Monster consists mostly of hard-hitting, intergalactic war movie street anthems, as curated by Metro Boomin. The one real deviation from that comes in the form of the heart-wrenching, two-part song “Throw Away.” The first part finds him overwhelmed by the idea of intimacy, such that he wants to dismiss it altogether: “I want no relations, I just want your facial. Girl, you know you like a pistol, you a throwaway.” The second part finds him then bemoaning the loss of intimacy. Closure feels out of reach: “Tell me that your pussy ain’t mines no more. Tell me you’re moving on, you don’t love me no more.” It’s an all-too-real ode to the phantom limb effect inherent in a relationship's ugly severance—the jealousy, the denial, the bitterness, the helplessness.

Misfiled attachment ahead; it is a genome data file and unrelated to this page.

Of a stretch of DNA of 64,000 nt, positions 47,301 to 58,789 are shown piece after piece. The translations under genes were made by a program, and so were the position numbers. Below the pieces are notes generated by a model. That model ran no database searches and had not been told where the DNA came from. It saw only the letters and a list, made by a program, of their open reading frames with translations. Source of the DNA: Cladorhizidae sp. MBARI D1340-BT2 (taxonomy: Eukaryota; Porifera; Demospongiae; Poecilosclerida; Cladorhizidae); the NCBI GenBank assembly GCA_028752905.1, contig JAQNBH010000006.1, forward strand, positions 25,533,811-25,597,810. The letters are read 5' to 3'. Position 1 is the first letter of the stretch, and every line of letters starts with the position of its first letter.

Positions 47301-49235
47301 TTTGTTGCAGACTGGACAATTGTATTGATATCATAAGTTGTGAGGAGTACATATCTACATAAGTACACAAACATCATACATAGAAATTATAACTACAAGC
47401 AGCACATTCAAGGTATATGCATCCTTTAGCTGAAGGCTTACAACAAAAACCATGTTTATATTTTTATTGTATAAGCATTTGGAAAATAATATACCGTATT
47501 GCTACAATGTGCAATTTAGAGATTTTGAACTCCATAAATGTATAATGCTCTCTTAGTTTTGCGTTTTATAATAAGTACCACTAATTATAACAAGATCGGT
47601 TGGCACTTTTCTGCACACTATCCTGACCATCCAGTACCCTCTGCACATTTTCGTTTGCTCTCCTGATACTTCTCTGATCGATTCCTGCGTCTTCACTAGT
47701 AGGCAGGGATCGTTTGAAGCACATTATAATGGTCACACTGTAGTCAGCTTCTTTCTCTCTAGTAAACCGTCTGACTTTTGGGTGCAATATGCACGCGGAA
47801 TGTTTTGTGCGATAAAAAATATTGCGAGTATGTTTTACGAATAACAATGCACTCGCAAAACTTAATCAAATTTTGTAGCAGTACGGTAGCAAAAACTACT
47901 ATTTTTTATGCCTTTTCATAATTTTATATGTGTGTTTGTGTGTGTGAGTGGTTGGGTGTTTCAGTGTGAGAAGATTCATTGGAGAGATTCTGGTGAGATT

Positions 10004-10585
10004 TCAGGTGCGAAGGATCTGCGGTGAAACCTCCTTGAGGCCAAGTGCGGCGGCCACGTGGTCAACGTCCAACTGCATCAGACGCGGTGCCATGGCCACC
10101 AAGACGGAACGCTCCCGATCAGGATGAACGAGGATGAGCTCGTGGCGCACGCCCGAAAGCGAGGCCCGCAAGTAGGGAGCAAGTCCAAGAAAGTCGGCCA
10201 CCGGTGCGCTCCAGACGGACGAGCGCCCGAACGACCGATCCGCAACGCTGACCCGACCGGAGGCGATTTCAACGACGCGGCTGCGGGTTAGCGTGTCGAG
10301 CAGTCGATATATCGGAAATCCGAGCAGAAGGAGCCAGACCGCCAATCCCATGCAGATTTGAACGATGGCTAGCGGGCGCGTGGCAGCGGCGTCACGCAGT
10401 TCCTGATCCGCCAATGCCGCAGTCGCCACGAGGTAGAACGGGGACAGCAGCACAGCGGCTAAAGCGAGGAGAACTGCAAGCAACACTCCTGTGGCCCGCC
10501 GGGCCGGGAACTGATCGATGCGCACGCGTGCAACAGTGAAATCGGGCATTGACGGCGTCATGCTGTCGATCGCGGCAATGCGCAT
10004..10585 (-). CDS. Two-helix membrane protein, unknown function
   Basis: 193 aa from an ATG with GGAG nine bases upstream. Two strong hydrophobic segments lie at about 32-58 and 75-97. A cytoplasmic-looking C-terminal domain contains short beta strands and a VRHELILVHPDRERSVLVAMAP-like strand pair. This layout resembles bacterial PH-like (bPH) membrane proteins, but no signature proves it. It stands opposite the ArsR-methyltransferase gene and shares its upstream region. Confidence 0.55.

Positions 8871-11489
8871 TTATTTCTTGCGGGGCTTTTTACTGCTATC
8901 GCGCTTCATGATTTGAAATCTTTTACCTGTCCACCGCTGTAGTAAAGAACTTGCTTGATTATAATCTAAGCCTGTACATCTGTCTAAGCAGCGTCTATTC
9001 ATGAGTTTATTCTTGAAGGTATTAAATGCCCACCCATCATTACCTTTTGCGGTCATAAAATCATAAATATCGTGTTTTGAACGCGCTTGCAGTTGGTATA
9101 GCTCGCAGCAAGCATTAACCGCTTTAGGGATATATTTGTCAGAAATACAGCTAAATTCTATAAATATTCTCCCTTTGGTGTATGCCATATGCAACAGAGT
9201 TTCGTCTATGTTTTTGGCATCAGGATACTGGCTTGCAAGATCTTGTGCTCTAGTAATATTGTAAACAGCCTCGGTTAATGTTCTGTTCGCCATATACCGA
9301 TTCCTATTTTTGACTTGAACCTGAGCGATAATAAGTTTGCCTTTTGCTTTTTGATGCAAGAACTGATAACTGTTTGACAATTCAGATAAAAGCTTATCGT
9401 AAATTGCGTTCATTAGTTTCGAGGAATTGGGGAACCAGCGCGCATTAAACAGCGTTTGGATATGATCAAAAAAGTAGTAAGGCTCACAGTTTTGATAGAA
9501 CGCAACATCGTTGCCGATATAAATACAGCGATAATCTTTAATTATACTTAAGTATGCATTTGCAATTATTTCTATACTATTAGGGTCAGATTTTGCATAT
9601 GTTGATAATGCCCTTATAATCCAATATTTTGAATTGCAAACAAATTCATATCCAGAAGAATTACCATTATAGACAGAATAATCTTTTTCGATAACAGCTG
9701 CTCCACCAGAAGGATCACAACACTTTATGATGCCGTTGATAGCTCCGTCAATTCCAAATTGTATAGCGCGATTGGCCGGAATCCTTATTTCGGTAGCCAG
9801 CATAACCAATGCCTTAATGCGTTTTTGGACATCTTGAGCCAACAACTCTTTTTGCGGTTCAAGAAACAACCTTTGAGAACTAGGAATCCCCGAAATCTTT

In this light, the rest of the tape feels as though he’s going in to such a degree to sort of distract himself from the reality of lost love. He’s burying himself in what he knows best, churning out street song after street song, channeling the dope boy magic that defined his early work and initial come-up. The title track itself represents a familiar feeling to anyone who has survived a bitter breakup. It’s the numbness, the emotional unavailability, the cutoff that allows you to not be “trusting these hoes” and “just be smashing these hoes.” There’s a certain sick pleasure and liberation one takes in dismissing potential love interests when you’re still not over the previous one. Fellow Dungeon Family member Andre 3000 touched on this kind of attitude in rap back in a Fader interview from last fall. He was talking about K Camp’s “Cut Her Off.” His take on it was that it represented “armor”—that most of the people who engage those kinds of themes have been hurt in their past relationships with women. The content of “Monster” reads unmistakably as a manifestation of that kind of self-protection. It’s a reaction, a fortification against one's own vulnerability.